More Exercise leads to Laziness

A recent study sheds light on a paradox within fitness routines, revealing that increased dedication to structured exercise regimens, such as gym workouts or running, often leads to a reduction in other daily physical activities. Published in the journal Current Nutrition Reports, the research underscores the pivotal role of non-exercise physical activity (NEPA) in effective weight loss, emphasizing the need to maintain everyday activities like walking, cycling, or standing at work desks.

IMPACT OF STRUCTURED EXERCISE ON DAILY ACTIVITIES

Led by Julie Marvel Mansfeldt, a graduate student at the University of Copenhagen’s Department of Nutrition, Exercise, and Sports (NEXS), the systematic review examined 24 studies. The research indicates that individuals actively engaging in regular workouts tend to curtail non-structured physical activities, resulting in unexpected declines in total daily energy expenditure. This reduction in energy expenditure poses a challenge to achieving the anticipated weight loss.

COMPENSATION MECHANISM AND WEIGHT LOSS DISCREPANCIES

The study reveals a compensatory mechanism at play, where individuals, after structured exercise, exhibit a decline in non-exercise physical activities like walking or taking stairs. Contrary to common belief, participants in the study lost 22% less weight than predicted due to this compensatory reduction in daily activities.

Julie Marvel Mansfeldt explains, “In 67% of the studies, we can see that people cut back on physical activities in their daily lives as compensation for more training. This includes walking less, cycling less, and taking an elevator instead of the stairs.”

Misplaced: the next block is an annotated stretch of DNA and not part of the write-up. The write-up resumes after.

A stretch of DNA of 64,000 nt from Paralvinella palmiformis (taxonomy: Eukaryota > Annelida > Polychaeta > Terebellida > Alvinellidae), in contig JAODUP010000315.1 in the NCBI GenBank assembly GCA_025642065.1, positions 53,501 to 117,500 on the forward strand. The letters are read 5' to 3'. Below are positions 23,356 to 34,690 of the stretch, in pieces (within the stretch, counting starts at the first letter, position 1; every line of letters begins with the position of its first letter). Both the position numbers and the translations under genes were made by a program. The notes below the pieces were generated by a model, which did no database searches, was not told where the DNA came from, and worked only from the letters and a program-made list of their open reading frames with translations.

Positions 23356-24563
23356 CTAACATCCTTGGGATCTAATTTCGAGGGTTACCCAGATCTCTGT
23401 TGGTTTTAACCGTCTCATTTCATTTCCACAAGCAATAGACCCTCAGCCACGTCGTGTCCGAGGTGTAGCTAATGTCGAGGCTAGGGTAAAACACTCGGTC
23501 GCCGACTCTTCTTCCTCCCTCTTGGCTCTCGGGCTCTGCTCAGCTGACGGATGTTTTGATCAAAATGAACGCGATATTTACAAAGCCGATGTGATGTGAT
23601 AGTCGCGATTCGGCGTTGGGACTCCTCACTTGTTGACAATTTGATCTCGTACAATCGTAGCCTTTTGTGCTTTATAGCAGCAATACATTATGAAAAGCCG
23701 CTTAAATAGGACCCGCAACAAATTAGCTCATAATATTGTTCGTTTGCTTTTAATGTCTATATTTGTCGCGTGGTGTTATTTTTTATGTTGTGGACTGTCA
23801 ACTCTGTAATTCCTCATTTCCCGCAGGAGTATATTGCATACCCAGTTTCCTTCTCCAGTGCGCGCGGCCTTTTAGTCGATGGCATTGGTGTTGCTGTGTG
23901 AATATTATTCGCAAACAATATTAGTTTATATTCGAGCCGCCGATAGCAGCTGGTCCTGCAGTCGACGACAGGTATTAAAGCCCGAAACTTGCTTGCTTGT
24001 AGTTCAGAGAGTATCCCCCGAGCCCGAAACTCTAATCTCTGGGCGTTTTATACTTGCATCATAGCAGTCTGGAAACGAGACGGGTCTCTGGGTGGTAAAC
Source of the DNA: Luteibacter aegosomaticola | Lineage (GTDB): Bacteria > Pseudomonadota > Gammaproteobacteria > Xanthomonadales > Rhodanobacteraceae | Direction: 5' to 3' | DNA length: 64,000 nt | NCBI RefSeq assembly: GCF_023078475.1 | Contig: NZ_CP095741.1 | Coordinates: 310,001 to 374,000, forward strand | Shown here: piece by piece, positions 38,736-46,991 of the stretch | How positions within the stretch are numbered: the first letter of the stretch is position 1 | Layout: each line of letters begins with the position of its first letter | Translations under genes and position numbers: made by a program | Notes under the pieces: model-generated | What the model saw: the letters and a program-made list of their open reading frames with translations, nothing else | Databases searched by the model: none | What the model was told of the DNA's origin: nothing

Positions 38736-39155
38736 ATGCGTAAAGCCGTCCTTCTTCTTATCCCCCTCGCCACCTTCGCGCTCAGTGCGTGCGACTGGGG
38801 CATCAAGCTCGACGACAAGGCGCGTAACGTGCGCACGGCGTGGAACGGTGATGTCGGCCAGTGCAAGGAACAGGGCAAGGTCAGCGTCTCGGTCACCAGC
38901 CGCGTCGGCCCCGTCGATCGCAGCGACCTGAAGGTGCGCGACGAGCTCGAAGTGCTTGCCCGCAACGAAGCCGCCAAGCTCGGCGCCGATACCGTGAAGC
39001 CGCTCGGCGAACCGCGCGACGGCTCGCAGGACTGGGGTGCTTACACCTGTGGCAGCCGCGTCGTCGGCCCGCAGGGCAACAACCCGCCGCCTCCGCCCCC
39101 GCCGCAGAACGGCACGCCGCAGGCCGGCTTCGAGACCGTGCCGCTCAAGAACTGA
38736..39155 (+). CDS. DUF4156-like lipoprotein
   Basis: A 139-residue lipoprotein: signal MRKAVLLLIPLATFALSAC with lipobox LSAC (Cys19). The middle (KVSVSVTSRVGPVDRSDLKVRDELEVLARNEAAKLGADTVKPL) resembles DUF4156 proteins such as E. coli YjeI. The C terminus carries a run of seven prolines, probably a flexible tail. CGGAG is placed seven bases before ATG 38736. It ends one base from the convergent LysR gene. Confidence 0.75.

NON-EXERCISE PHYSICAL ACTIVITY (NEPA)

While the traditional focus on weight loss often revolves around altering diet or increasing structured exercise, the study underscores the importance of NEPA. Julie Marvel Mansfeldt emphasizes, “Losing weight is about changing the balance between the amount of energy you consume and the amount you expend.” The compensatory reduction in NEPA challenges the expected link between increased exercise and weight loss.

PRACTICAL IMPLICATIONS AND FUTURE CONSIDERATIONS

The researchers hope that the findings will influence weight loss programs, urging individuals to remain active in their daily lives alongside structured exercise. The study addresses a common misconception and emphasizes the need to maintain a balance in daily physical activities to achieve effective weight loss.

Mansfeldt suggests, “That they should remember to be as active on a daily basis as usual, and be careful not to give up cycling to work, walking the dog, taking the stairs, and so on.” The study was conducted under the supervision of Professor Faidon Magkos from the Department of Nutrition, Exercise, and Sports.

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